by Mary K. King
If your television dial has ever landed on HGTV, chances are you have seen tiny houses before. Typically, affordable and utilizing space in a unique way, these homes serve a population looking to downsize, or those who are referred to as minimalists. With trends on the rise across the country for these types of dwellings, the City of Grandview’s community development department is looking to get ahead of the movement.
Chris Chiodini, who serves as the city’s community development director, brought the idea of a tiny house pilot project up for discussion at the November 17 Board of Aldermen meeting. The intent is to develop a set of guidelines for potential developers to follow, which Grandview does not currently have in place.
“We’re looking to build one or two tiny houses as sort of a one-off, or a very limited pilot project,” said Chiodini. “The ability to test the concept in a small, controlled environment gives us the ability to do an after action review and determine whether the project was successful or a failure, and if we were to do it on a larger scale, what sort of changes would we make after the experience we have gained by doing this.”
The type of tiny homes seen on television are on wheels; however, Chiodini said that current building codes would require homes to be built on a permanent fixed foundation. The City of Grandview does not require a minimum building size for a residential building. Subdivisions, on the other hand, might have specific sizing requirements, but Chiodini said that the city has not put minimum requirements on single family homes.
“This also gives us the ability to decide if we want to do this on a larger scale, or we can say, ‘no, I think we’ve learned enough,’” said Chiodini.
The tiny homes Chiodini envisions would be built on the vacant lot at 13019 5th Street (corner of 5th and High Grove), where a home once stood. The lot is owned by the Jackson County Land Trust and is currently maintained by the city. The home(s) would range in size from 300-500 square feet on the first floor, allowing for a story and a half. The city would like to implement off-street parking requirements for at least one vehicle, whether in a garage or carport and a paved driveway.
“Currently in our zoning ordinance, we require every dwelling unit to have two off-street parking places,” said Chiodini. “It seems to us, though, that people who would like to occupy these kinds of homes may not have two vehicles.”
The city will also consider setback requirements, foundation, utility connections, safe rooms, façade and landscaping for the pilot project. Chiodini recognized that the tiny homes won’t necessarily look like all the other homes in the city, but he indicated that some basic standards will be necessary for developers to follow.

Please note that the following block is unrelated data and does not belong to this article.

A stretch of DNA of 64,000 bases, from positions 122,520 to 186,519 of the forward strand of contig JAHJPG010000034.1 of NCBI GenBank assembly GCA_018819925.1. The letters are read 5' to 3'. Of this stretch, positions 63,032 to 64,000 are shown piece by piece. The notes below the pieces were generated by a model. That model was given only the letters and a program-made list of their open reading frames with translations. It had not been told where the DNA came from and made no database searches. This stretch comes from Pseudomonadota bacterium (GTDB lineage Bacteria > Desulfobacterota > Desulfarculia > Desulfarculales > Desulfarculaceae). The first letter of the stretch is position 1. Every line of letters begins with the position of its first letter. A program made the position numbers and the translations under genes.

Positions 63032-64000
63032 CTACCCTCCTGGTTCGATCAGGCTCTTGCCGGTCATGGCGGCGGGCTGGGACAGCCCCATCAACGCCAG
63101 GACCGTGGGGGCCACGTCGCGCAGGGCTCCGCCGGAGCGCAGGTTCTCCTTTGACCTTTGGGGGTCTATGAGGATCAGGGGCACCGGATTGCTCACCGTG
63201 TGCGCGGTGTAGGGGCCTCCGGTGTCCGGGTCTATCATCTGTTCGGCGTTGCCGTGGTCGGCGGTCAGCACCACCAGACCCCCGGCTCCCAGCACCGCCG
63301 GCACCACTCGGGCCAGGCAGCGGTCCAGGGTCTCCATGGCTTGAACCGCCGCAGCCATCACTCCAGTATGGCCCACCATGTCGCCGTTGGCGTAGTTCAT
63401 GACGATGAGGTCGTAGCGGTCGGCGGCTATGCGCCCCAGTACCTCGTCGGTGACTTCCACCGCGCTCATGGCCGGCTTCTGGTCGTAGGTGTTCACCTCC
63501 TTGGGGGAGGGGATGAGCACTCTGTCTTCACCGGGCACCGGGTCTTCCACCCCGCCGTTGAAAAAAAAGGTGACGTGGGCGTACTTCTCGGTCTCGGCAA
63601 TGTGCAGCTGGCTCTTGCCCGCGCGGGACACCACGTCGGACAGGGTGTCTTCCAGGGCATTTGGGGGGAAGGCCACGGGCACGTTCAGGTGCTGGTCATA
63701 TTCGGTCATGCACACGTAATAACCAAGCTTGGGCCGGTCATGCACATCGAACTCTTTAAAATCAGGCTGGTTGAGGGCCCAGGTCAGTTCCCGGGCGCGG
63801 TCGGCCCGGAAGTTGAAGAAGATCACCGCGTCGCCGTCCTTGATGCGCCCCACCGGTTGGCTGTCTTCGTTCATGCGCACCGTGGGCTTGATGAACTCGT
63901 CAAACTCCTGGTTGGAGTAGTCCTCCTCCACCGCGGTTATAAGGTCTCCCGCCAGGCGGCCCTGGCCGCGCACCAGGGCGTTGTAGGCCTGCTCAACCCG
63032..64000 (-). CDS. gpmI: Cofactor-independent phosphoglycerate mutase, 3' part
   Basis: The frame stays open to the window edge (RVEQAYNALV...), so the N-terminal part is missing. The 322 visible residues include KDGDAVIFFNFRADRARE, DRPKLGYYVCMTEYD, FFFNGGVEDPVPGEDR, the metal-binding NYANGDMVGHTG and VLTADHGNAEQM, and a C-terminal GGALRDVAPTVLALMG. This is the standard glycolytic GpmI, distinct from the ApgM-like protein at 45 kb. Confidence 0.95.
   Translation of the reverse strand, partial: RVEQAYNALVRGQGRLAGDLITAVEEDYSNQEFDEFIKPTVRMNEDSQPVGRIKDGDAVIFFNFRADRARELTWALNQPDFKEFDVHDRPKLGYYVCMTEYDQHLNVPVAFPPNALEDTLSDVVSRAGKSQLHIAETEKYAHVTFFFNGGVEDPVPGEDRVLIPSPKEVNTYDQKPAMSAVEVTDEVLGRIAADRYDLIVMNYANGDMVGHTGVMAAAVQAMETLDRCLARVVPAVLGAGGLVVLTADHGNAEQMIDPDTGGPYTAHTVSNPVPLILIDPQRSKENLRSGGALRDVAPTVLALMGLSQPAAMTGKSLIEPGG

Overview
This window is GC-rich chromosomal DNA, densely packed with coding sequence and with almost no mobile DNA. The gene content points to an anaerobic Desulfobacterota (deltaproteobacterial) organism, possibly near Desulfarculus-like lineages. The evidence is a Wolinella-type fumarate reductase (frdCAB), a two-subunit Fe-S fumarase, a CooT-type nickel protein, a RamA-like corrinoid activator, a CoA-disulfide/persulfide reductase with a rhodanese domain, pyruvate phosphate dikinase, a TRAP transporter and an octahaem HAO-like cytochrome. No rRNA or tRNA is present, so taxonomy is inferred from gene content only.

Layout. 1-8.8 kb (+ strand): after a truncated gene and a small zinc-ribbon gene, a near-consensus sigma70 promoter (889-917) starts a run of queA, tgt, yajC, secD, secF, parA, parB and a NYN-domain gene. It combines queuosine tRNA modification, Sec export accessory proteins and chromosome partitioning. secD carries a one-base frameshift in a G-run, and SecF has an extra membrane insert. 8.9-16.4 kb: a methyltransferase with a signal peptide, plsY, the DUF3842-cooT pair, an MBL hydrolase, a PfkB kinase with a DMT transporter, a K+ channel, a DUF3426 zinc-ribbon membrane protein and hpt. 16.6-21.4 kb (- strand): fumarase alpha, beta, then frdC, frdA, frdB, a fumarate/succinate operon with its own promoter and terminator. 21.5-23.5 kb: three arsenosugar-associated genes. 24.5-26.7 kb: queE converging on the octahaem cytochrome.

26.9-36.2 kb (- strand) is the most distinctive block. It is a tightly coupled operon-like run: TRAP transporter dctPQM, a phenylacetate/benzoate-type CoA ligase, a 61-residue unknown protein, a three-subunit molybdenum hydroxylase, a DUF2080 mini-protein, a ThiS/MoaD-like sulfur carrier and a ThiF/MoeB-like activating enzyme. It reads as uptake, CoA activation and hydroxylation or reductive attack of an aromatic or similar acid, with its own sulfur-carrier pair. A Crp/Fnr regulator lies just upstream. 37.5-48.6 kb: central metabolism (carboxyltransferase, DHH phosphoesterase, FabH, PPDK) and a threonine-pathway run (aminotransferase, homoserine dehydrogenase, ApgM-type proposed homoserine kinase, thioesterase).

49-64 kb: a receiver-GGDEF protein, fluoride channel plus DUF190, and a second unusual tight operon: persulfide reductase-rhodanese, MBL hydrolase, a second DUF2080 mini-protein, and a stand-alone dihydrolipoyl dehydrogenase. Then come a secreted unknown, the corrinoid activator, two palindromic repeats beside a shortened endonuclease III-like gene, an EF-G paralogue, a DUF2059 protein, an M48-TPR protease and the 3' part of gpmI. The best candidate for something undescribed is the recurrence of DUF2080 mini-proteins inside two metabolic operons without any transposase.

“We want it to look nice,” said Chiodini. “We don’t want it to look like a shed that you bought at Lowe’s. No offense to the sheds at Lowe’s, but that’s not the look we’re going for here. We also want to make sure that it is landscaped and it looks nice from the street.”
Chiodini first wanted to gauge the reaction of the Board of Aldermen before moving forward with plans. If this was not something the aldermen wanted community development to pursue, there wouldn’t’ be any reason for bringing it up with the planning commission (which usually takes place before items appear before the aldermen).
“We wanted to come to you guys first and let you chew on it and think on it and come back to us and let us know whether to proceed, either with caution or as presented,” said Chiodini.
If the board wishes for community development to continue with the pilot project, and after securing the property from the land trust and rezoning the property, Chiodini said that they would work to develop a request for proposals, as homebuilders who might be interested in a project like this could submit their suggestions. From there, a developer would be selected.
Alderman John Maloney had concerns regarding the long-term goal of the project. He asked whether this could potentially turn into allowing for tiny homes to be built on vacant properties all across the city, even where they may not be a fit with the surrounding houses.
“I don’t want this to be a solution to infill,” said Maloney.
Maloney also said he would like to see some sort of regulation for the lots themselves. He said that if a tiny house or two was built on a lot, and the homeowners decided they no longer want that lifestyle and the home is demolished, then the city is left with lots that are too small to do anything else with.
“We are only looking to do this on this one specific lot and not anywhere else in the city at this point in time,” said Chiodini. “Then we’ll see how that goes and we can expand on it if we want to.”
“I like the idea of a pilot,” said Grandview Mayor Leonard Jones. “However, we just need to be smart about it and make sure that we understand all of the ins and outs. It is something we need to look at and consider.”
Overall, the consensus of the aldermen was that they would like additional information from community development on the project idea and strategy, and there were concerns about the vision and whether or not a tiny house pilot project is something the city wants to pursue.